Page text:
Herefordshire is a historic English district in the West Midlands that borders the counties of Shropshire to the north, Worcestershire to the east, Gloucestershire to the south-east, and the Welsh protected counties of Gwent to the south-west and Powys to the west. The province is well known for its varied fruit production, and the unique Hereford breed of cow. Largely a farming county, the market town is Hereford, which is around three hours from London by bus.

Towns in Herefordshire

Herefordshire is the least-populated county in England, being comprised mainly of villages and hamlets, as well as wide expanses of farm and agricultural land.


The name “Hereford” is said to originate from the Anglo-Saxon “here”, an armed force or regiment, and the “ford”, a spot for crossing a river. On the off chance that this is the birthplace it probably means that Hereford was a place where armed units forded or crossed the River Wye.


Modern-day Hereford boasts great attractions including Hereford Cider Museum, Kentchurch Court, and Chase Distillery.


Ledbury is a lovely old town which has a large number of timber-framed structures, specifically along the main roads – Church Lane and High Street. One of its most extraordinary and well-preserved is the Market House, built in 1617, located in the town center proper. Other important buildings include the church of St. Michael and All Angels, the Painted Room which has perfectly preserved, beautiful sixteenth-century frescoes, Eastnor Castle and not to are forgotten – the stunning St. Katherine’s Hospital site.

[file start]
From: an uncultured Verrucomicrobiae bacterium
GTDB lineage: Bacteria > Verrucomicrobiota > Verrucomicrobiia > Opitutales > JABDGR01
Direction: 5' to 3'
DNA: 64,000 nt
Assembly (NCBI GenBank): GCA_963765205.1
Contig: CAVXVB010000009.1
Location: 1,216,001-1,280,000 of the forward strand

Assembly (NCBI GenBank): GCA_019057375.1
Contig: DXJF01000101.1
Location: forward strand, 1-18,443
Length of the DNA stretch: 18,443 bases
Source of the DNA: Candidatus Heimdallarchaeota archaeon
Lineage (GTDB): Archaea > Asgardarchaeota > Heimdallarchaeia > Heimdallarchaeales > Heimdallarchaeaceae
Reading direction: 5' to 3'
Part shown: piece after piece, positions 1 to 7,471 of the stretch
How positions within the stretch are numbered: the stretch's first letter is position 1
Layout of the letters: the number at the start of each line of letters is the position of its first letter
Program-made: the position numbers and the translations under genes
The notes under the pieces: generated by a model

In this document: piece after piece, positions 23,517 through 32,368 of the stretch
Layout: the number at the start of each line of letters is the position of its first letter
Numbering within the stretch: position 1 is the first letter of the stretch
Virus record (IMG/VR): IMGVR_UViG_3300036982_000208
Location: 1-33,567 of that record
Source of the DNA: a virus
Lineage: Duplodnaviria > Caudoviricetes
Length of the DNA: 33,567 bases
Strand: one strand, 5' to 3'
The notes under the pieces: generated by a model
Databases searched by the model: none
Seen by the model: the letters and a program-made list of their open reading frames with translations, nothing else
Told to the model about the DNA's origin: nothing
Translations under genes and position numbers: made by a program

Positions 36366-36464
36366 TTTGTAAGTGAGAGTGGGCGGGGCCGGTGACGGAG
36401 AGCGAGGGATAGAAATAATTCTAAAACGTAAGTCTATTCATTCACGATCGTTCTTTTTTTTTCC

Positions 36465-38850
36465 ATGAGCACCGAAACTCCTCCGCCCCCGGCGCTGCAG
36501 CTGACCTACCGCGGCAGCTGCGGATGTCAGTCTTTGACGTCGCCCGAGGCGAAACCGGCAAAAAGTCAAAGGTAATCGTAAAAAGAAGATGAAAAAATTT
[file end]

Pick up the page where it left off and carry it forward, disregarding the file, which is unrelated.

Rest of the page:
Established around 1220, this is a very rare surviving example of a full hospital complex, with perfect lobby, chapel, almshouses and a stunning old timber-framed barn.


Hailed by many as The Jewel in the Crown of the “Black and White Village Trail”, Pembridge has a history that stretches back no less than eight hundred years and like Ledbury, is known for its numerous timber-framed structures.